Remember the nature of your Practice

Perfection is over-rated.

Although it is sought after by analysts and academics, perfectionism creates the need for unrealistic behavior and subhuman attitudes. On the other hand, the steady practice of skills/gifts we are blessed with, while under-utilized by most people, is a realistic, success-oriented approach to living our life and committing to our practice.

Do you believe you have gifts/skills you are blessed with? You should, because that is the case. As an attorney, you may be blessed with analytical gifts, maybe with people skills, perhaps with the gift of poise or energy or listening. Define your gifts. This may require remembering what others have told you (family, clients, classmates in law school) and accepting it as truth.

Your belief in your abilities, in a higher good, in divine intervention and/or in humankind will drive the nature of your practice and your commitment to it.

Commit to daily practice

Just like the pianist pictured above, those of us who believe in our abilities will take the time to commit to regular focus on our skills.  Not just an hour a day, but whatever it takes for us to learn something more about our talents. Not because we wish to become perfect, but because we want to improve our technique as well as our expression of what we are good at. We want to relax into using our talents both with enjoyment as well as when challenged.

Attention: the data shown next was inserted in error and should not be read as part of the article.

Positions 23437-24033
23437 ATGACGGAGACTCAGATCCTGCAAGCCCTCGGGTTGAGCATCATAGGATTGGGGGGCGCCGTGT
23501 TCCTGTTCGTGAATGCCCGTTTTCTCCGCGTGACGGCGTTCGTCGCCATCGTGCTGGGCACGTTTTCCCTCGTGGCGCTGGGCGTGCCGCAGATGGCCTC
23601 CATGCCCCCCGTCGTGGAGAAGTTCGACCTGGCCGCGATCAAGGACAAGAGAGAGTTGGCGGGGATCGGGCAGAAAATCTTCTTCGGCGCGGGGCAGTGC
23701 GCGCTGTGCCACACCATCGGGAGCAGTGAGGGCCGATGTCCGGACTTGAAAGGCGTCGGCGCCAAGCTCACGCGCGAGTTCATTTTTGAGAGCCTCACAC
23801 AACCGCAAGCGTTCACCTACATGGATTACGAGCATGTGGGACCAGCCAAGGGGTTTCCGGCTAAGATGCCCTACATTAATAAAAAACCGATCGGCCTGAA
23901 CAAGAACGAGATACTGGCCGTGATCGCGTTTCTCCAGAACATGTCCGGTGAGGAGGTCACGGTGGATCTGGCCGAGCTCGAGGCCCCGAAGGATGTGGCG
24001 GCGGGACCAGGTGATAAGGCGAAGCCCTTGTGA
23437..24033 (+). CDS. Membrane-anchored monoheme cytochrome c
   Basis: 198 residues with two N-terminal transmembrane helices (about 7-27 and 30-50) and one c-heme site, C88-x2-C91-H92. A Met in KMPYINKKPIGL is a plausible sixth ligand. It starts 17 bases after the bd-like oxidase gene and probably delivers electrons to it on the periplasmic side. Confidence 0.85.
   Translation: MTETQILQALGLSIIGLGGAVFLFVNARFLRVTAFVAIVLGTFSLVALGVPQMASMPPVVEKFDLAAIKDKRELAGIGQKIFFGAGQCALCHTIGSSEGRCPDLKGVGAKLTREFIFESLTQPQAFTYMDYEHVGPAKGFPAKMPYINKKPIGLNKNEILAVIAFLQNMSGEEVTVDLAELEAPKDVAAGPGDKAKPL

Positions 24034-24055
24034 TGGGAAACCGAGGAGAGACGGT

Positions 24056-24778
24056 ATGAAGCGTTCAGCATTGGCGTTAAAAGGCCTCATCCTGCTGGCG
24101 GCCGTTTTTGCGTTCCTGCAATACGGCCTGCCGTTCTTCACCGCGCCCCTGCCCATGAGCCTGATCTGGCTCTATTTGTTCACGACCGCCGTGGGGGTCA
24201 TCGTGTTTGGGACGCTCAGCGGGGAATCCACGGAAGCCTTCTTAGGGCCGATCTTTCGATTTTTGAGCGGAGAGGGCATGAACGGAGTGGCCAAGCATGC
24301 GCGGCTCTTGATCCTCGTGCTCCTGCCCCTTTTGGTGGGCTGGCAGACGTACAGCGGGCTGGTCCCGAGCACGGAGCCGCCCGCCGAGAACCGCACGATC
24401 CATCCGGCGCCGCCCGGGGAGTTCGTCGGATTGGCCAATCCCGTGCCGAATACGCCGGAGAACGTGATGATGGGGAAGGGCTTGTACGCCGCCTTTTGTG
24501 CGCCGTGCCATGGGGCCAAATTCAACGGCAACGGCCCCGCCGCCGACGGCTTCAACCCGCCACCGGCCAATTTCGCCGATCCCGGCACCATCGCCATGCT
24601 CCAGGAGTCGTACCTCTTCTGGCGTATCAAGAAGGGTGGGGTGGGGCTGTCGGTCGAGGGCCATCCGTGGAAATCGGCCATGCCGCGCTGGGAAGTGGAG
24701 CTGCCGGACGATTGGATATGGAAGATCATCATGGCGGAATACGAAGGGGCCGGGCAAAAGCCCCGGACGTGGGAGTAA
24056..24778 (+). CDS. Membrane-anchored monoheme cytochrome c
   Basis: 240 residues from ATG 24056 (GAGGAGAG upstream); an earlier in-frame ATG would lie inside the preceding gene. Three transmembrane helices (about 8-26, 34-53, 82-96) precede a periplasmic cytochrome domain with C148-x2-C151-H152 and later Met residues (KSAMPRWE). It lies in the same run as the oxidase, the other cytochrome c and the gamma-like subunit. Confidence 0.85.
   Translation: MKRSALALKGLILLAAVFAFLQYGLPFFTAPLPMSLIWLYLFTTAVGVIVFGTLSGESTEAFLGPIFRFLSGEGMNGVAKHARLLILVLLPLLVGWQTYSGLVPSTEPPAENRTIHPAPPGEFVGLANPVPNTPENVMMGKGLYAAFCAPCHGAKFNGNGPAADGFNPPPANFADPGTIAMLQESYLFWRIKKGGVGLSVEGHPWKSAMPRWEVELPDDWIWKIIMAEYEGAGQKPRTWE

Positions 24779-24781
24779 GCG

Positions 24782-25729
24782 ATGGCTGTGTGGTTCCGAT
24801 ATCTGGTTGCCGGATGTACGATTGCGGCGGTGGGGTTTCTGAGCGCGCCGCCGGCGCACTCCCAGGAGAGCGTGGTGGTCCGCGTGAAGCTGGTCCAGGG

Believe you can apply your gifts towards the end  result – the discovery, the argument, the presentation, the influence and the eventual win that benefits your client – and you will relax into whatever it takes to see it through.

Just as we humans use only 10% of our brains- what a waste!, the overwhelming majority of us under-perform in our assets. We apply ourselves in ways we are comfortable and then stop when we approach the uncomfortable.

Consider times you have been asked to speak to a group. Perhaps your gifts have been in analysis or discovery – work usually performed in isolation. Your gifts of focus and digging are also useful gifts when presenting, yet because you are out of practice with getting in front of a group to share your ideas, you resist.

Your practice is most successful when you allow yourself to practice. Get out of your comfort zone. We are not effective there. Put yourself to the test. Challenge yourself. See in what way your natural gifts come to the surface when you practice unprecedented experiences.

The nature of your practice is to put yourself out there for the good of the people, not hide in your cave of comfort. Find ways, today, to believe in yourself, to stand up and speak up and you will expand the nature of your own practice.

Tomorrow I will address how persistence colors our ability to practice effectively.


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On November 19th, 2012, posted in: behavior, commit, practice, practice development by
One Response to Remember the nature of your Practice
  1. […] I shared a blog post on the importance of Practice, and the nature of practice. Today, let’s take this a step further and consider the way […]

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